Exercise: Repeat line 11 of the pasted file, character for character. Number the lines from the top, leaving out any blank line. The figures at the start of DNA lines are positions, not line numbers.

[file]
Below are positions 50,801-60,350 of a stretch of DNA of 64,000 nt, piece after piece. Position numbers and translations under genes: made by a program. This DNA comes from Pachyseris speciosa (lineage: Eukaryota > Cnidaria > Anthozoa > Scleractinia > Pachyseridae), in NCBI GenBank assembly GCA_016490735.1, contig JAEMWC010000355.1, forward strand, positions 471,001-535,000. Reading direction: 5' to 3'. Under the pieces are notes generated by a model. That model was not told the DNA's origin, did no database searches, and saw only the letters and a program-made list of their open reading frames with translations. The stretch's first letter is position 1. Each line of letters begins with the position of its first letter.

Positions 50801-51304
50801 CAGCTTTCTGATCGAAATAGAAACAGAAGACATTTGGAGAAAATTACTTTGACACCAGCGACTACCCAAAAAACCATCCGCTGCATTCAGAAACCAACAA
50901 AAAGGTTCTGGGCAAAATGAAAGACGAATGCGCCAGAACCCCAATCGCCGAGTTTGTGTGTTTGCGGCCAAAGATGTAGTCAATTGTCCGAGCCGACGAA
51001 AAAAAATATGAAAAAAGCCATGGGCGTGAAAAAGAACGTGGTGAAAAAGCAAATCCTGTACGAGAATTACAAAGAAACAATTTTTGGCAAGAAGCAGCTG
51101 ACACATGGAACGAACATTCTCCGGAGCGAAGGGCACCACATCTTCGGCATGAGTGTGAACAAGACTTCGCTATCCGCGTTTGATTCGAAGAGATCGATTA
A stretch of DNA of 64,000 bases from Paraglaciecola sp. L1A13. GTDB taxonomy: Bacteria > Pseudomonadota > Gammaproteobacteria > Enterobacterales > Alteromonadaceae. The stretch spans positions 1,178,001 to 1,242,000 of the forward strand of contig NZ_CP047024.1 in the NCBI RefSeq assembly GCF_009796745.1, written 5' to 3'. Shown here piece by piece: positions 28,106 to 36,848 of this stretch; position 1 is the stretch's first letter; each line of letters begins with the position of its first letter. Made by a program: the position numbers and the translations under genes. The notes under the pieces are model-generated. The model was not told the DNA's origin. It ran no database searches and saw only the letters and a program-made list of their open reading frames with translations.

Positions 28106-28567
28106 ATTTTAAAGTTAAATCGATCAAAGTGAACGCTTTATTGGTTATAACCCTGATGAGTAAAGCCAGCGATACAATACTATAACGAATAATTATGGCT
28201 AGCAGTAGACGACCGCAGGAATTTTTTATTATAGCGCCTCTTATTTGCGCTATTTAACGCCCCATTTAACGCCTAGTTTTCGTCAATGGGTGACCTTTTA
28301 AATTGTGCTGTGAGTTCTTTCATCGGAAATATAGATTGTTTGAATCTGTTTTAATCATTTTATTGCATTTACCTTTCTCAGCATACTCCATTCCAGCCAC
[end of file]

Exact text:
28301 AATTGTGCTGTGAGTTCTTTCATCGGAAATATAGATTGTTTGAATCTGTTTTAATCATTTTATTGCATTTACCTTTCTCAGCATACTCCATTCCAGCCAC